Protesters In Russia's Kalmykia Voice Anger Over Mayor's Appointment

Demonstrators for the fifth time in three months have rallied in Elista, the capital of Russia’s southwestern region of Kalmykia, to protest the appointment of a former leader of Kremlin-backed separatists as the city's acting mayor.

Some 2,000 protesters on November 17 assembled on Victory Square in the city of about 100,000 where police didn't allow them to unfurl banners despite organizers having received a permit for the action.

As in earlier rallies, protesters demanded the resignation of Dmitry Trapeznikov, 38, and for changes to legislation so that the mayor gets elected locally in municipal elections.

Before his appointment on September 26, Trapeznikov had last year briefly ruled territories in Ukraine's Donetsk region that the government in Kyiv doesn't control.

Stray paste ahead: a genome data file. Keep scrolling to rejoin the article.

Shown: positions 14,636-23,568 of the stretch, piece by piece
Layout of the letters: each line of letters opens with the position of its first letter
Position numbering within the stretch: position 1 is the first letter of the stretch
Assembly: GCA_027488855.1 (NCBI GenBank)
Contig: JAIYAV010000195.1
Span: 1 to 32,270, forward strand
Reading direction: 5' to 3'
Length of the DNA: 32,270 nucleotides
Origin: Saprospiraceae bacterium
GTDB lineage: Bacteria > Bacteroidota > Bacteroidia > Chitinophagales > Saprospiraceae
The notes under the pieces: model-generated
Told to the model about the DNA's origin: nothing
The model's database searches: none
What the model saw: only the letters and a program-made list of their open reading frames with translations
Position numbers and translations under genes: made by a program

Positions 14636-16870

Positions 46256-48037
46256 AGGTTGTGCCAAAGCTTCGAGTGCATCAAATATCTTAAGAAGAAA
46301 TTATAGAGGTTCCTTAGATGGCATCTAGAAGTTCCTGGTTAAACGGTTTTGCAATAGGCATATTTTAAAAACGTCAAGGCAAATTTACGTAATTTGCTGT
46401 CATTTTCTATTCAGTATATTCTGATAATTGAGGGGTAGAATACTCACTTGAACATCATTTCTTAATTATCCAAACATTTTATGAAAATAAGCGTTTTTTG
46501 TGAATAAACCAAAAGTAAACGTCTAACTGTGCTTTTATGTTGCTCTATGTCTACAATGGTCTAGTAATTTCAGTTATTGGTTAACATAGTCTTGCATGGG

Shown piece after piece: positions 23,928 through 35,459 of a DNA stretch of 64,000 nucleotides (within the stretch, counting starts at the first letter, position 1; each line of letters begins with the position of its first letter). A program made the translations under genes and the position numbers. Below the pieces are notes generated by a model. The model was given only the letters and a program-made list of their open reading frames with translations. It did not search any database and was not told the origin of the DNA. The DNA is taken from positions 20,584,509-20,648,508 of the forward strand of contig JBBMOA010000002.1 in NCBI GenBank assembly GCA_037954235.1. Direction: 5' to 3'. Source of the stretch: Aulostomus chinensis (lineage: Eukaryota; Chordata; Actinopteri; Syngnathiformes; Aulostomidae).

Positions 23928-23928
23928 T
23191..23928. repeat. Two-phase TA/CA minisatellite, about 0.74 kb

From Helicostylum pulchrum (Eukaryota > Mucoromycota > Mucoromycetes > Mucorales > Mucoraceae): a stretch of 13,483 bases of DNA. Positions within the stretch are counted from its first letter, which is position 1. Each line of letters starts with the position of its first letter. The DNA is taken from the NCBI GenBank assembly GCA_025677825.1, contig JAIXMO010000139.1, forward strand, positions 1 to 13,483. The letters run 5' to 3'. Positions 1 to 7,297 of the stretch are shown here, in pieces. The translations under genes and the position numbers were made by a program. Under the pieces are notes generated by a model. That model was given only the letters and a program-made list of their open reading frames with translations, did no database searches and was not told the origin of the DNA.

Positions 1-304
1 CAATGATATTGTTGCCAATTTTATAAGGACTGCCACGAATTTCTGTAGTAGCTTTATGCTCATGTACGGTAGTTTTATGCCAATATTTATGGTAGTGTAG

His predecessor in the Donbas, Ukrainian Aleksandr Zakharchenko, was assassinated in August 2018.

Trapeznikov was born in the Russian city of Krasnodar but grew up in the eastern Ukrainian industrial city of Donetsk.

He claims no roots in Kalmykia, a region east of Krasnodar and close to the North Caucasus in which a majority of the population belongs to a Mongol-speaking, predominantly Buddhist ethnic group

Some local residents have rejected Trapeznikov's appointment, often pointing to the destruction that the Donbas war has caused in eastern Ukraine since Moscow-backed separatists took up arms against Kyiv in April 2014.

Others are angered that an outsider who knows little about the region was forced upon them as mayor.

The head of Kalmykia, Batu Khasikov, has defended the Donbas war veteran's appointment, saying he has an abundance of experience, and has called him a "crisis manager."

On the day of Trapeznikov's appointment, a top aide to Russian President Vladimir Putin who is reported to have oversight over the Donbas conflict, congratulated him.

“I am glad and proud that our Donetsk cadres are in demand. I wish you success,” said Kremlin aide Vladislav Surkov in a congratulatory note.

More than 13,000 people have died in the conflict in Ukraine and 1.5 million more have been uprooted from their homes.

With reporting by Kommersant